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3 Actions That Could Save Community Hospitals

Philip Betbeze, for HealthLeaders Media, December 10, 2010

2. Establish a physician council, or something similar, to ensure that you and the docs agree on how to work together.
Ironically, integrating the financial and clinical information systems, which is extraordinarily difficult might be the easy part here. What's more challenging is the change in process and patient care that are necessary parts to effective clinical integration. At RWJ-Hamilton as well as other community hospitals, says Cimino, "we'll have to deal with a far more competitive environment," he says. That requires treating physicians as strategic partners. Cimino established a physician council to help further that strategic partnership. "This is really different from the medical executive committee in that it's about strategic relationships and ensuring that we are dealing with and resolving those in partnership with physicians." 

3. Build a focused outpatient growth strategy:
The growth is not in inpatient. If you don't have strong outpatient facilities, you don't have much hope. RWJ-Hamilton created a center for health and wellness years ago, for example. But what might have been seen as a white elephant back then is now a key strategy in diversifying revenue streams and for patient engagement, says Cimino. "This is 88,000 square feet of medically based fitness," he says. It also houses our community education program where we touch more than 150,000 lives."

This is by no means a complete list. If you ignore all this opportunity for innovation, perhaps you still rest comfortably, believing you can make up all your disadvantages with a family feel and a local vibe. The decision on strategy is up to you, but that didn't get the neighborhood hardware store very far.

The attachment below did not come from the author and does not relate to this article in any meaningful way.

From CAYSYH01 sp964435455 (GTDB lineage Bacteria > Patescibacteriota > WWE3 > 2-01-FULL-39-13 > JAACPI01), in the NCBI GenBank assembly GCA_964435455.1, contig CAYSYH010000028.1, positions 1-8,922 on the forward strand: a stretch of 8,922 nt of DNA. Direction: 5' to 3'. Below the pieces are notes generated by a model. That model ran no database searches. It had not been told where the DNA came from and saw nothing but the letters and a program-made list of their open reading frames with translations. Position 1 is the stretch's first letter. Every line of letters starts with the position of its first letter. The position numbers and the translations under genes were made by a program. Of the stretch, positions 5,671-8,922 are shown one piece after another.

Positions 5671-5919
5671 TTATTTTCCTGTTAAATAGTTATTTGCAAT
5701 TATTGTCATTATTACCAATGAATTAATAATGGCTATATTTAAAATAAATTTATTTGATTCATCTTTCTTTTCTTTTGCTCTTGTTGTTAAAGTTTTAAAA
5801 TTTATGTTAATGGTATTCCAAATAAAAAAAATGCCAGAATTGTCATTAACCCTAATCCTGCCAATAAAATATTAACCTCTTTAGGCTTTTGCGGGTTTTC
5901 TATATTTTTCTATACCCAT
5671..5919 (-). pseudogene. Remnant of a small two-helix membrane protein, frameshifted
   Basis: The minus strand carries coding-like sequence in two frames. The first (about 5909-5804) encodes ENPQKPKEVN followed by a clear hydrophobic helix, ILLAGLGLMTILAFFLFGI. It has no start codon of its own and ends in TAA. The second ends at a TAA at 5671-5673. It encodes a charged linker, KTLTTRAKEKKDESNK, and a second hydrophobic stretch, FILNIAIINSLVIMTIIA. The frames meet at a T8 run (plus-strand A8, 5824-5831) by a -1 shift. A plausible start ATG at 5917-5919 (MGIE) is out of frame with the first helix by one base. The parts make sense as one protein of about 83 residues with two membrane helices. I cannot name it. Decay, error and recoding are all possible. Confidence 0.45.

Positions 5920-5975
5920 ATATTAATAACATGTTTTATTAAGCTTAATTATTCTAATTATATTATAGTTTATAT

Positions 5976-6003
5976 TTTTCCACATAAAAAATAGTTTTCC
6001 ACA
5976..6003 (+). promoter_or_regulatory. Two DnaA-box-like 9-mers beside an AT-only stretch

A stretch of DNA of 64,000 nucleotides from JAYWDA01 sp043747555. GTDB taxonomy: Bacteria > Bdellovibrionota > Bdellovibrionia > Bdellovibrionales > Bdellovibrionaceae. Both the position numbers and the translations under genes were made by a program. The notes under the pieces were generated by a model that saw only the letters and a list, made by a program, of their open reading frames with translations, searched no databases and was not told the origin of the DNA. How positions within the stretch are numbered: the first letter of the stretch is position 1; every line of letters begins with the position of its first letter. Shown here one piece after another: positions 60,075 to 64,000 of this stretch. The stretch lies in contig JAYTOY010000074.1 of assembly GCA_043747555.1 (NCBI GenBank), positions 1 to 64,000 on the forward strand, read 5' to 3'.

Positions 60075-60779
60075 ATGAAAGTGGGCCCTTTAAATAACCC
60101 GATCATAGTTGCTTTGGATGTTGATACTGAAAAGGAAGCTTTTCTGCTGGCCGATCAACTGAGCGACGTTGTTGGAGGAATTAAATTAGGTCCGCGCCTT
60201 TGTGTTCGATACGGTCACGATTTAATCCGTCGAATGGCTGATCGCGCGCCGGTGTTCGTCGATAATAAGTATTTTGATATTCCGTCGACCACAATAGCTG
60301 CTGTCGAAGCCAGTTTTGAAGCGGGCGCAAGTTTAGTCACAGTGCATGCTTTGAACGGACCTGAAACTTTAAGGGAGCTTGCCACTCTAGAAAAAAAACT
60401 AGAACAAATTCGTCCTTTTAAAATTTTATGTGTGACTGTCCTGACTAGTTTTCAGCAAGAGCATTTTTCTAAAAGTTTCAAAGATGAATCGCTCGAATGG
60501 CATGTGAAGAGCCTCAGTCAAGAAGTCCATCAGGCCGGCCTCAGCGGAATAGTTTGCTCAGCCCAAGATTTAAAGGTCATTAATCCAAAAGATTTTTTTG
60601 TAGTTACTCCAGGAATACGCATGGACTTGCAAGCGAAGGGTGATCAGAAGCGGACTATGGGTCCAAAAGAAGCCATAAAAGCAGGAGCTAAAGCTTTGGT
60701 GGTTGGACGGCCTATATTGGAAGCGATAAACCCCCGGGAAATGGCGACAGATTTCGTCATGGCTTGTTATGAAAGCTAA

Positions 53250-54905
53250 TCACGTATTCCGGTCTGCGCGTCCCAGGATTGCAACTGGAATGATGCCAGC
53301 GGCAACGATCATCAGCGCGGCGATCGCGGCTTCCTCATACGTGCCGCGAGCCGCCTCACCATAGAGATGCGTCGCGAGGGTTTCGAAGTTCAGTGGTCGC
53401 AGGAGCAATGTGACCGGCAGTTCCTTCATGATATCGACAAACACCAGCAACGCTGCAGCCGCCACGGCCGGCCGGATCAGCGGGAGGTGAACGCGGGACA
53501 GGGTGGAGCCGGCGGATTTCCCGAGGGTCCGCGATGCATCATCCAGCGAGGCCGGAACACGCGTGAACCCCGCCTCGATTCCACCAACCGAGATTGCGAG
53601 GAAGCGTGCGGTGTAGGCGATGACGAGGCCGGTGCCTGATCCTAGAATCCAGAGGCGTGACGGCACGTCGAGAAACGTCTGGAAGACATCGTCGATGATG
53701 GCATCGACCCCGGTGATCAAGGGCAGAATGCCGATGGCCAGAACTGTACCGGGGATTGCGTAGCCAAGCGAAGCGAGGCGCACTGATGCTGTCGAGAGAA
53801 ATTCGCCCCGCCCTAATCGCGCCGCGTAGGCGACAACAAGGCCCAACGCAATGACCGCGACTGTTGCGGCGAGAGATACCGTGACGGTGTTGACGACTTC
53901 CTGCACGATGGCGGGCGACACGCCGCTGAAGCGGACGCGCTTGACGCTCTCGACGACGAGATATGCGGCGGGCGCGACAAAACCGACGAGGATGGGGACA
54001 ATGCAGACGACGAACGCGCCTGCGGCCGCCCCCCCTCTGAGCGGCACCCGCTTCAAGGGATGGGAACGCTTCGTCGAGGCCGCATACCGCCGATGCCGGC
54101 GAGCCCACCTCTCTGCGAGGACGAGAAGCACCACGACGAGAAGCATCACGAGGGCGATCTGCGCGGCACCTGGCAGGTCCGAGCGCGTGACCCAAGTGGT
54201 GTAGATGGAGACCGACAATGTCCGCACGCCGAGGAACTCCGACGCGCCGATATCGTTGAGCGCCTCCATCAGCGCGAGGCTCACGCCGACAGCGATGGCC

Philip Betbeze is senior leadership editor with HealthLeaders Media.
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2 comments on "3 Actions That Could Save Community Hospitals"


scott Bork (12/14/2010 at 5:26 AM)
Sorry, but I can't agree with this article largely embedded with advertisement for the big box guys, why everyone should connect with this hospital or any other large facility. The killer is the ending statement "If you ignore all this opportunity for innovation, perhaps you still rest comfortably, believing you can make up all your disadvantages with a family feel and a local vibe". First of all you are assuming the smaller hospital is a disadvantage! Ask the public and you will be surprised to find more and more patients are doing exactly the opposite of your proposal. They are choosing the smaller hospital for just that[INVALID]a local commitment to serving the community they live in with yes, a dedicated team with yes a very real family feel. The smugness is revolting, but given the state of medical errors, big system inefficiencies, a profound difference in quality outcomes and lower infection rates, and the future may be exactly opposite[INVALID]developing niche hospitals focused on (sorry to say this) family feel and local vibe. Small hospitals can't offer the high level neurosurgery or the open hearts[INVALID]yet. 5 years ago we shipped everyone for a heart cath intervention. Today thousands are successfully done each day in small hospitals with excellent outcomes, against the same rhetoric from years ago, saying the same thing that it couldn't be done. The future of healthcare lies in collaboration, but not the smugness that the family feel doesn't count. It certainly does, and it will continue to change the direction of the big box stores in the future.

bob (12/10/2010 at 4:32 PM)
One modest comment on the first of Skip's good recommended actions for community hospitals: It is more important to recognize that any community hospital is already involved in one or more hospital systems than it is to decide to join one. Anyone examining the behavior of the patients and the members of the medical staff of any community hospital is able to identify how closely the community hospital is involved with one or more systems, even when there is no formal communication at all between the management teams, Boards of Trustees, and Medical Staffs. .Much more important than "joining" is developing formal collaborative agreements that build on existing relationships and serve the self interests of the community hospital and of the more complex institution or institutions in the larger city, preferably a teaching hospital. That was the original idea of the Hill-Burton Program of the l940's and 50's and of the Regional Medical Program of the 1960's and '70's. Much has changed since then, but there still is no need for the community hospital to give up its identity and to make its commitment to its community subservient to the larger hospital's basic interests. In general, the relationship will be better for both organizations if based on recognition of the greater value of interdependent, enlightened formal collaboration, reflecting mutual self-interest, rather than any other form of "joining". For more details, take a look t my web site "sigmondpapers.org" or telephone 215-561-5730.